During these stressful times you will need your vigor and resiliency more than ever, so take time to invest in your health and wellbeing. You won’t be able to share the best parts of your character, talents, and personality if you don’t optimally take care of yourself – body, mind, and spirit. Here are 10 ways to cope with stressful times:
1. Invest in your relationships.
More than any other factor, the relationships we have with the people in our lives determine our happiness and health. Eat with your family, play with your pals, call your mother, read to your kids or grandchildren, or have lunch with your friends. Just a few relationships based on love, trust, and mutual respect can enable you to repel stress like a duck sheds water off its back.
Build a network of family and friends, and make it a priority to stay connected. Your job will not take care of you if you are sick or infirm, your loved ones will.
Bond with your neighbors; few things in life are as valuable as a good friend next door or just down the block. Neighborhood buddies provide a unique and mutually beneficial source of security, companionship, and friendship.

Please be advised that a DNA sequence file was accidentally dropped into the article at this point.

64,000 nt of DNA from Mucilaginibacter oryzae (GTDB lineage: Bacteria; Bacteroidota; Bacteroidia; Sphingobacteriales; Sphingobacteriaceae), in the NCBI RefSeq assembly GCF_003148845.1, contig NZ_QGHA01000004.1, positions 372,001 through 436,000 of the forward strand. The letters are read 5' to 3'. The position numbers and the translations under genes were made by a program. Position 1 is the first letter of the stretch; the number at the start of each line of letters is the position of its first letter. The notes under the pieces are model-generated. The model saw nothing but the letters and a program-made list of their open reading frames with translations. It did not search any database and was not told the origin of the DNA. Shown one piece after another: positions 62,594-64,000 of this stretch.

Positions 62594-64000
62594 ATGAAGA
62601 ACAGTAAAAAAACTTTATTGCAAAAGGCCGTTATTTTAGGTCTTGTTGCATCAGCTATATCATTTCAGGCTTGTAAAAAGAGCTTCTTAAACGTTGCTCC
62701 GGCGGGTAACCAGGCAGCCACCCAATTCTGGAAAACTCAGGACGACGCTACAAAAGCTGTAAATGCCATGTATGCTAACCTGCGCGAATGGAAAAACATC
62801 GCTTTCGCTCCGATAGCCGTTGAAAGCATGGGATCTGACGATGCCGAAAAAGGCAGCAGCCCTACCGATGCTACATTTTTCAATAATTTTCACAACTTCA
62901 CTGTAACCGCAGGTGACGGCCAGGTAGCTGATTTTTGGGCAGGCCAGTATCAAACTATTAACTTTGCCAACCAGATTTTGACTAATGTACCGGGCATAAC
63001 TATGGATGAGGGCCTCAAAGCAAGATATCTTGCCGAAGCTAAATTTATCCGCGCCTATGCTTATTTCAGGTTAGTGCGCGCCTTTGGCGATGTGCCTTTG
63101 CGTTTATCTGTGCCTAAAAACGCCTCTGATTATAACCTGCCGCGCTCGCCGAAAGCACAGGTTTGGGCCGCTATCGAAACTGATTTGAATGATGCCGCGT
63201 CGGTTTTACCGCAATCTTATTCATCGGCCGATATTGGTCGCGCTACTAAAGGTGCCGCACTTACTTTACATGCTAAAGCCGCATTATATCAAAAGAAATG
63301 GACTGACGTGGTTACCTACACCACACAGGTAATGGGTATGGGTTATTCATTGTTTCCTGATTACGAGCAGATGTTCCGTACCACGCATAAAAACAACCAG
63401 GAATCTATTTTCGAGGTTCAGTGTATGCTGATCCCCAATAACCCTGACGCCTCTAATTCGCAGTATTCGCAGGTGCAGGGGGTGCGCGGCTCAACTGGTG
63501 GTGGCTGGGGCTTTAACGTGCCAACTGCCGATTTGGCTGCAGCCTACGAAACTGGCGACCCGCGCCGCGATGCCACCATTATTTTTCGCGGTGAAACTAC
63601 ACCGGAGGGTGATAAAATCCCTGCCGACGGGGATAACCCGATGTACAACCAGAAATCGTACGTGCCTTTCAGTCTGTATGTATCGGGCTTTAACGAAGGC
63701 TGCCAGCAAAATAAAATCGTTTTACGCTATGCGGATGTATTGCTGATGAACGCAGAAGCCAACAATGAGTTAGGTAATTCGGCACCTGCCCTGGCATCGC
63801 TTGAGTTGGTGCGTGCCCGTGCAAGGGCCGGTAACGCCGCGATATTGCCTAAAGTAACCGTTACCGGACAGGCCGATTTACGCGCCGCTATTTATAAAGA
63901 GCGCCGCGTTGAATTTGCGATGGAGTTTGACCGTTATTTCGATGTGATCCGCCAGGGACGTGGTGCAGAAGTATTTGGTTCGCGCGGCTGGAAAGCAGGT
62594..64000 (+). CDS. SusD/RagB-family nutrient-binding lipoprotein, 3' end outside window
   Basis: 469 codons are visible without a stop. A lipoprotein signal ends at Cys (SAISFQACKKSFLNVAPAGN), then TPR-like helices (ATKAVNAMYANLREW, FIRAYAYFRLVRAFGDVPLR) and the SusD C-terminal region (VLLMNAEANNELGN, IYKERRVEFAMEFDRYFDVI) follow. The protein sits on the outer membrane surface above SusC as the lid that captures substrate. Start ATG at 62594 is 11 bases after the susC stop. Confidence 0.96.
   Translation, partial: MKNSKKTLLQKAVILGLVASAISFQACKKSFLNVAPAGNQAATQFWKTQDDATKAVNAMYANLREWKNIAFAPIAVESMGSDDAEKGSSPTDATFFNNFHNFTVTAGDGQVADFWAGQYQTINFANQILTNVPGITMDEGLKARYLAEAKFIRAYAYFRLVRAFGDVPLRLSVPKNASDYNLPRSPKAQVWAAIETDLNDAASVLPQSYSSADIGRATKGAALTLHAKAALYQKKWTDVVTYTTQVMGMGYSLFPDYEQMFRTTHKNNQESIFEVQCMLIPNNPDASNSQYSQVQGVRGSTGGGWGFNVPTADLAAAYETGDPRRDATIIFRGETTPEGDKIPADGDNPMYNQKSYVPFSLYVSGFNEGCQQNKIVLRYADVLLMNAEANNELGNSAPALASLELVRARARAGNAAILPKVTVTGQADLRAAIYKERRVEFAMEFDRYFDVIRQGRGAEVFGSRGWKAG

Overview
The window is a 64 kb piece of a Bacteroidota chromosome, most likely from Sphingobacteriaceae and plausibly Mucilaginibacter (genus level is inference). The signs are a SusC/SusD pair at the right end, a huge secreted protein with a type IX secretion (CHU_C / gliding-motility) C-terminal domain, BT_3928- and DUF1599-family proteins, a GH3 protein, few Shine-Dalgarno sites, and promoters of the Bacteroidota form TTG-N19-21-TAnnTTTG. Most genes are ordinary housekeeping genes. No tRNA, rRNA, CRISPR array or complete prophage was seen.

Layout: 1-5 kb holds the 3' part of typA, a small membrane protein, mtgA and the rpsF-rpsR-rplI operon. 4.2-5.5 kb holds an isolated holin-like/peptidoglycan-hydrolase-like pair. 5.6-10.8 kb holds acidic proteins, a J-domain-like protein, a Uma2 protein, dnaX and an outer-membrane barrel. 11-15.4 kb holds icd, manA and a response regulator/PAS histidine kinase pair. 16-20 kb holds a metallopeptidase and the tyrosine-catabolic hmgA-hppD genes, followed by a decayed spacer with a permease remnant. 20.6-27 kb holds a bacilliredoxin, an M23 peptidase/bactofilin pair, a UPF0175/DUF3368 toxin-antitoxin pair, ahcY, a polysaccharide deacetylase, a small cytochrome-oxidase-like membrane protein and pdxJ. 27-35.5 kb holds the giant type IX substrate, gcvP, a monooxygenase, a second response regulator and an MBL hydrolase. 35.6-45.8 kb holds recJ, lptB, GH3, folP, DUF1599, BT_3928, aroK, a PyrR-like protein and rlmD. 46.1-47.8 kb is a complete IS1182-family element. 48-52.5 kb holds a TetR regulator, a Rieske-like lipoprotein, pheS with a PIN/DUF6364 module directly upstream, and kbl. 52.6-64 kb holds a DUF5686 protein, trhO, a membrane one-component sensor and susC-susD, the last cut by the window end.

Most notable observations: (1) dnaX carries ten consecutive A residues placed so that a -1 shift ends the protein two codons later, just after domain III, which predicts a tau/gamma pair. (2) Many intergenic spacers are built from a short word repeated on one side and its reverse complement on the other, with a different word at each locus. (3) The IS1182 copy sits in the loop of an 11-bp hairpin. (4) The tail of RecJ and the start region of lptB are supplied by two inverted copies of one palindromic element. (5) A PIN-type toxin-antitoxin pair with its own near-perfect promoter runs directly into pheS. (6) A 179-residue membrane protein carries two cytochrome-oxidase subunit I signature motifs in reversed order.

I feel so lucky to have one of my very best pals, Ken, just two doors down. One of us is always spontaneously dropping over for a glass of wine, or pausing to chat in the front yard (while our dogs soil each other’s lawns).
2. Forget the grudges.
A friend from Ireland said to me:
“Do you know what Irish Alzheimer’s is? You forget everything but the grudges.”
Life is too short to waste time and energy on hatred. Make peace with your past so it won’t ruin the present. Forgive everyone and everything.
3. Do not skip your heart medications.
They will protect your system from the ravages of stress hormones during these tumultuous times. If you can’t afford your meds, talk to us. We can usually find an inexpensive generic version, or we can get you free meds by using samples or pharmaceutical assistance programs.
4. Avoid comfort/junk foods.
Many people try to relieve their worries by indulging themselves with a pint of Ben and Jerry’s ice cream. Not only won’t this help to lower stress, but it will also leave you feeling guilty and physically miserable 30 minutes later. Instead, have a cup of tea, or go for a walk, or go outside and do some yard work.
5. Do not take yourself so seriously.
Nobody else does!
Laugh and smile more. It will scare away the energy vampires. One of my patients recently joked, “Everybody complains about the weather, but nobody ever does anything about it.” Sometimes, laughter is the best medicine.
Hearty laughter from the belly causes real and significant reductions in blood pressure and cortisol (one of the major stress hormones). You are in charge of your own happiness. Make time to do the things that you most enjoy. The activities that allow us to feel true to our nature will energize us.
6. Stay optimistic.
Have faith – this too shall pass! Live in the moment. Mark Twain once wrote,